When Whitley Strieber’s book ‘The Key‘ was published in 2001, on of the Master of the Key’s predictions was that there were other universes beyond our own, an idea generally discredited at the time. But now astrophysicists are theorizing that areas of the universe that are experiencing more rapid rates of expansion than others may have given rise to a multitude of pocket universes, perhaps even exhibiting their own laws of physics. A new study has found potential evidence that these pocket universes may have collided with our own in the distant past.
Using data gathered by the European Space Agency’s Planck telescope, Planck researcher Dr. Ranga-Ram Chary has analyzed a new, more detailed map of the cosmic microwave background (BMB), of which is light left over from the formation of the universe. His search was for bright spots that could indicate energy transfers or releases that might have occurred if another universe had collided with our own.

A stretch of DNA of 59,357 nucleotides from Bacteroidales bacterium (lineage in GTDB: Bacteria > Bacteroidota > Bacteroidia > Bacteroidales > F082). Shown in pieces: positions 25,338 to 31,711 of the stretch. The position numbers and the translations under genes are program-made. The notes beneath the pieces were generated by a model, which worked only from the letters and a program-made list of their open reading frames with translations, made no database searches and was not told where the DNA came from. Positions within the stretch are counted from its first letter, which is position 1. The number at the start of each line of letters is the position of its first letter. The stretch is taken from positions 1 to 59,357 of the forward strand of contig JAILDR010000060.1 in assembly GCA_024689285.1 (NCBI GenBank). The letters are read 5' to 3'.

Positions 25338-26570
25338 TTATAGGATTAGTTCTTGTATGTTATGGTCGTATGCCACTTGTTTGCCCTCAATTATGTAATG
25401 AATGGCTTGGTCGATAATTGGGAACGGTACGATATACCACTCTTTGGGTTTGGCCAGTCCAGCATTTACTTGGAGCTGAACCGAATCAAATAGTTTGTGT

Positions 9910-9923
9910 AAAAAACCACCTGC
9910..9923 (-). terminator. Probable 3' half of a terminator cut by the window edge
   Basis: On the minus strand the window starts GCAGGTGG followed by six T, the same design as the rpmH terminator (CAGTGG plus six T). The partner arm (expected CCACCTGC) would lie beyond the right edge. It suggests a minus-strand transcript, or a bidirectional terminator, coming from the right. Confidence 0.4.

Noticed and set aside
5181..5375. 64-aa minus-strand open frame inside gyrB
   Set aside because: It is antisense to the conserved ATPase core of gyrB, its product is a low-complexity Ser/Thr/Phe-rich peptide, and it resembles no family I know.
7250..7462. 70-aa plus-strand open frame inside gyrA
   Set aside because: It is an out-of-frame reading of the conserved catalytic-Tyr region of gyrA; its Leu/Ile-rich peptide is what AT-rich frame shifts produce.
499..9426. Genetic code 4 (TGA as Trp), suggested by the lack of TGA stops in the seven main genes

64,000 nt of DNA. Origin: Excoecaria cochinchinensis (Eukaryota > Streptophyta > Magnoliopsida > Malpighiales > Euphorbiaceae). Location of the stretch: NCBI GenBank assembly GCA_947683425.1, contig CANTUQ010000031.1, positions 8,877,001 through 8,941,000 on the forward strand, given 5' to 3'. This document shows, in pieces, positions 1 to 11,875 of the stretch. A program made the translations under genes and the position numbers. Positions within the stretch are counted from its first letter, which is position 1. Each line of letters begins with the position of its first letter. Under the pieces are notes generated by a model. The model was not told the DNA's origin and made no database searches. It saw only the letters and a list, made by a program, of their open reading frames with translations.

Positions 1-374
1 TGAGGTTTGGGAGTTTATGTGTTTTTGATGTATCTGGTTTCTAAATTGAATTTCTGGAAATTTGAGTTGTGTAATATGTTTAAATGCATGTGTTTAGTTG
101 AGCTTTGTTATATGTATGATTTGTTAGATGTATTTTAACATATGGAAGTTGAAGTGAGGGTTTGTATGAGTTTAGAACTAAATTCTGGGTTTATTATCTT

A previous search for this signature in 2011 using NASA’s WMAP probe yielded no results. However, Chary, using data from Planck’s much more sensitive equipment, found the sought-after bright spots in a map of the signature left by early hydrogen formation — bright spots 4,500 times brighter than his theory predicted.
Other physicists do caution that there are other potential explanations for this phenomenon, such as ordinary foreground dust, that they feel is more probable. Chary’s theory could also see better clarification if NASA’s Primordial Inflation Explorer (PIXIE), an orbital observatory with even more sensitive instruments, is cleared for funding.
The image is a representation of the Helix Nebula in infrared.